For the first time in Iceland’s history, a trans woman has taken on the role of the Lady of the Mountain, the national personification of Iceland, on the country’s National Day.
Festivities are being held across the country today and in Hafnarfjörður, a neighbouring town of Reykjavík, the town’s organisers asked Eva Ágústa Aradóttir to take on the revered duty of being Lady of the Mountain.
“I’m very excited about this and think it’s going to be a fun day,” Eva Ágústa said to GayIceland’s journalist as she was making last preparations for the big event.
The Lady of the Mountain (Fjallkona) is the national personification of Iceland and always makes an appearance on the 17th of June, Iceland’s National Day, wearing the “Skautbúningur” which is the most prestigious type of the women’s Icelandic costumes.
Often portrayed be actresses, the Lady of the Mountain takes the stage and reads a poem, a tradition since the establishment of the Icelandic republic in 1944.
Eva says she had heard a rumour within the trans community that the organisers in Hafnarfjörður were looking for a trans woman. “I thought it would be thrilling but was hesitant at the same time. But when they contacted me a few days later I thought it was an opportunity I couldn’t refuse, a once in a lifetime chance to be the Lady of the Mountain.”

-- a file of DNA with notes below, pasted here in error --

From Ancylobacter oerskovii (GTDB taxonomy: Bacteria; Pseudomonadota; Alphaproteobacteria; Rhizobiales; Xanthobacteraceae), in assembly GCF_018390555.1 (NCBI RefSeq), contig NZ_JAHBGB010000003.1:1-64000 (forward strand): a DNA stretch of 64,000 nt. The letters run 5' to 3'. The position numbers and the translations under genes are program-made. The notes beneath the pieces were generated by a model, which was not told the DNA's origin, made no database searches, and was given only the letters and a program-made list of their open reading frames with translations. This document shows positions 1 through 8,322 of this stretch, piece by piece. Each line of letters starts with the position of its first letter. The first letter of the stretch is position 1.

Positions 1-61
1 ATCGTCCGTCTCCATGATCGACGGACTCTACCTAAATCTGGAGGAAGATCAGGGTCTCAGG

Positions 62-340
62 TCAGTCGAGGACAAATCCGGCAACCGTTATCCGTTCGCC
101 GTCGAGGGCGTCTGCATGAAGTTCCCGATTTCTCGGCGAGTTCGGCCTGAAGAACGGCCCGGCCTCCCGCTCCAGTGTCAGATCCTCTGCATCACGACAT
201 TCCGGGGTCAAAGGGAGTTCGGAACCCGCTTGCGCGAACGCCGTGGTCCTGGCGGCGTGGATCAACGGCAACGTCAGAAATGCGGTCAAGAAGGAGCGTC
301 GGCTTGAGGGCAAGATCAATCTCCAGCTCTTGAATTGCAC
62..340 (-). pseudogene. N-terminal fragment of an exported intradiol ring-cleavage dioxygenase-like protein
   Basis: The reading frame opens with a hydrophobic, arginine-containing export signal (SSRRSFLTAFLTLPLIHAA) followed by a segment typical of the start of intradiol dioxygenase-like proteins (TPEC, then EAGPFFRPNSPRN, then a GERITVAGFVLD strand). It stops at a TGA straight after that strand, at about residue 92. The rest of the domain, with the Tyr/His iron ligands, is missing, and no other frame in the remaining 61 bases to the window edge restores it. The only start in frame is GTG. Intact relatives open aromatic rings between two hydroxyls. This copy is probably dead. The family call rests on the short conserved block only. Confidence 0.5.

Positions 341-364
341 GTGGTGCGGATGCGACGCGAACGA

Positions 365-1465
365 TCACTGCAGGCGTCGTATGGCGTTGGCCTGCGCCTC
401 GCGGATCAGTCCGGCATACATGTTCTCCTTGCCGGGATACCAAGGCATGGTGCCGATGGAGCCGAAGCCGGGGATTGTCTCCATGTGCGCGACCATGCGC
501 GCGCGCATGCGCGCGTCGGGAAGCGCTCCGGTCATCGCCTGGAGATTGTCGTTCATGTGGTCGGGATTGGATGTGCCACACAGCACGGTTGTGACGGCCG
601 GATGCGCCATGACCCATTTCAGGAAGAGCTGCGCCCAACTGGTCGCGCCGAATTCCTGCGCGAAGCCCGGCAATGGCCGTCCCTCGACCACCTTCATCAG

“This is a huge honour … a validation of my being a woman, just as much a woman as all the others who are women in spite of … their variation from the stereotype of a woman. Hopefully, the stereotype is fading in the sense that all kinds of women will be accepted, because we are of all kinds.”
She says that because she felt like she didn’t fit in for so many years, being trans, it’s even more significant to take on this role. “Especially since the Lady of the Mountain is a female incarnation of Iceland, this is a huge honour for me and a validation of my being a woman, just as
much a woman as all the others who are women in spite of what they look like, the colour of their skin, whether they have a disability or any other variation from the stereotype of a woman. Hopefully, the stereotype is fading in the sense that all kinds of women will be accepted, because we are of all kinds.”
Eva Ágústa is raised in Hafnarfjörður so is a local. She’s artistic and creative, a trained photographer and very active in the LGBTQI+ society in Iceland. She says that through the years, she hasn’t celebrated the 17th of June especially. “But when I feel like it, I join the crowd downtown and watch the entertainment.”
“I’m very excited about this and think it’s going to be a fun day.”
This year however, she will certainly be the focus of the attention, taking the stage to read a poem by Bryndís Björgvinsdóttir, another local woman.
“I’ve never done anything like this, never participated formally in the festivities and of course never been a Lady of the Mountain anywhere,” Eva explains. “I’m not used to being in the public eye but I do have some experience of public speaking so that’s not entirely new to me. But this will certainly be exciting.”